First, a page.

José Olaya: the fisherman chorrillano hero Peruvian
He is considered a martyr in the struggle for the Independence of Peru. He was shot on June 29, 1823 in the Plaza de Armas de Lima, in the area that today bears his name: Pasaje Olaya.
José Olaya was born in Chorrillos in 1782. He had 11 brothers and in the struggle for the Independence of Peru, the hero was a secret emissary carrying messages between the government of Callao and the patriots of Lima. Swimming.
Jose Olaya was a fisherman, a man with sun-tanned skin and marked features. He is also patron of the fishermen, and his image is in the Pier of Fishermen of Chorrillos.
It is said that he was an excellent swimmer and could cover the route from Chorrillos to the island of San Lorenzo, and from there to Callao, carrying fish for sale.2 A version also states that it began to serve the patriot cause from Early, when the Liberator Squadron under Thomas Cochrane arrived in the Peruvian coasts in 1820. On that occasion he visited the ships of that squadron and offered to carry mail for the patriots of Callao, and then for those of Lima.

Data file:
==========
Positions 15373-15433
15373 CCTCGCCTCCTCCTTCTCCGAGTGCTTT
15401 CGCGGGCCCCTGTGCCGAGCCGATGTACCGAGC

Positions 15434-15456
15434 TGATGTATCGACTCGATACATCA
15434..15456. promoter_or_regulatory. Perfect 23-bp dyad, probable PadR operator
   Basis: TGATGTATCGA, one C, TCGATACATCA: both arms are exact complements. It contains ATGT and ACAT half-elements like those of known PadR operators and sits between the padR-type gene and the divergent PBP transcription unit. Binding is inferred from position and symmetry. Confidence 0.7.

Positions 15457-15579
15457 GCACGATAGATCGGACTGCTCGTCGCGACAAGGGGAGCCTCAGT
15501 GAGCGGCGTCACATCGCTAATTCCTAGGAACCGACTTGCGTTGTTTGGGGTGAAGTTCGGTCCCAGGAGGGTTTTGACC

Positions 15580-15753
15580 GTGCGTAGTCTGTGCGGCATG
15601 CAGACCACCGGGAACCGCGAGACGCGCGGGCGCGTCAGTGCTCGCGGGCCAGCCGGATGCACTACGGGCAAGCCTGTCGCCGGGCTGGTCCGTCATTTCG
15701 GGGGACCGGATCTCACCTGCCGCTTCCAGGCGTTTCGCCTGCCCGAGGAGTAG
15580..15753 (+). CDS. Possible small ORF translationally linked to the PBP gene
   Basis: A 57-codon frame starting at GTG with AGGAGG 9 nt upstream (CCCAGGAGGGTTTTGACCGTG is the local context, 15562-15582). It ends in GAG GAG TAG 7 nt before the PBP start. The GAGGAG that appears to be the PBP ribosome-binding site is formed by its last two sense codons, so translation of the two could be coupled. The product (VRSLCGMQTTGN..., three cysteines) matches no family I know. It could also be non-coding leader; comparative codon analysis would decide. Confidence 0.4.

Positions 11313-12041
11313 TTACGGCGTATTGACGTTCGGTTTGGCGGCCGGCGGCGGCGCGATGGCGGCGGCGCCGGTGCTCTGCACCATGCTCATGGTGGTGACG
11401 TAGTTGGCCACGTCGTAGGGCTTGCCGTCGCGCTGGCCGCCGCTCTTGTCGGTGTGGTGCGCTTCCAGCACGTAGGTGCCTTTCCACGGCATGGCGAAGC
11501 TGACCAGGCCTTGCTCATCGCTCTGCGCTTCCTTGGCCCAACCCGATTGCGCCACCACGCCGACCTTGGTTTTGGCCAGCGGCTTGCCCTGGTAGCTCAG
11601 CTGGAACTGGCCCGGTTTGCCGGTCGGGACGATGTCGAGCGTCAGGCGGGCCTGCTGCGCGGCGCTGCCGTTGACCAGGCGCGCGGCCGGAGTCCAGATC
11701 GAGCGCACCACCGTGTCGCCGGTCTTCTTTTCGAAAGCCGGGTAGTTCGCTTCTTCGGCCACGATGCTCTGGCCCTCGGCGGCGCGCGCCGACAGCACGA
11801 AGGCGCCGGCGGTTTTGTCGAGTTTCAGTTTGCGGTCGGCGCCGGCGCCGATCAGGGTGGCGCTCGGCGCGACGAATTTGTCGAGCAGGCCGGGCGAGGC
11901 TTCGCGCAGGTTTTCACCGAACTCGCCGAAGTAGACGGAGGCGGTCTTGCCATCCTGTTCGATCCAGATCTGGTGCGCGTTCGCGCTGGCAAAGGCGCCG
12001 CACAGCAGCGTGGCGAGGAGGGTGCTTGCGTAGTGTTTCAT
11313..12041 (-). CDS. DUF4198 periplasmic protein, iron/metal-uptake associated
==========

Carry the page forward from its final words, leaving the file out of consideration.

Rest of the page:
He was discovered, imprisoned, subjected to torture that the history accurately details and condemned to death. The story goes that in spite of the tortures, Jose Olaya never revealed his mission and preferred to swallow the letters entrusted for the mission. For this reason, his Chorrillian relatives who survive him are not without pride whenever he is mentioned, especially at the end of June, a day in which he remembers his death and his struggle.
This craft fisherman was the link between the ships of the Libertador Squadron and the soldiers of the patriotic forces (Argentine, Chilean and Peruvian) located in Lima. I swam from one point to another.
When captured by the royalist army, they tortured him in order to obtain information about the patriot forces. Jose Olaya Balandra, according to the historians, suffered two hundred sticks and two hundred lashes. It is also reported that his nails were removed.
He was arrested while carrying a letter from General Antonio Jose de Sucre to the patriarch Narciso de la Colina. He was captured by the Spanish Ramon Rodil.
On the morning of June 29, 1823, he uttered a phrase that from the beginning, Peruvian schoolchildren must have read: “If a thousand lives I would gladly give them for my country.” It was shot in the passage of the Main Square of Lima, today Pasaje Olaya.
Olaya died the same day that Chorrillos, his town, celebrates the festival to the patron saint of fishermen, San Pedro.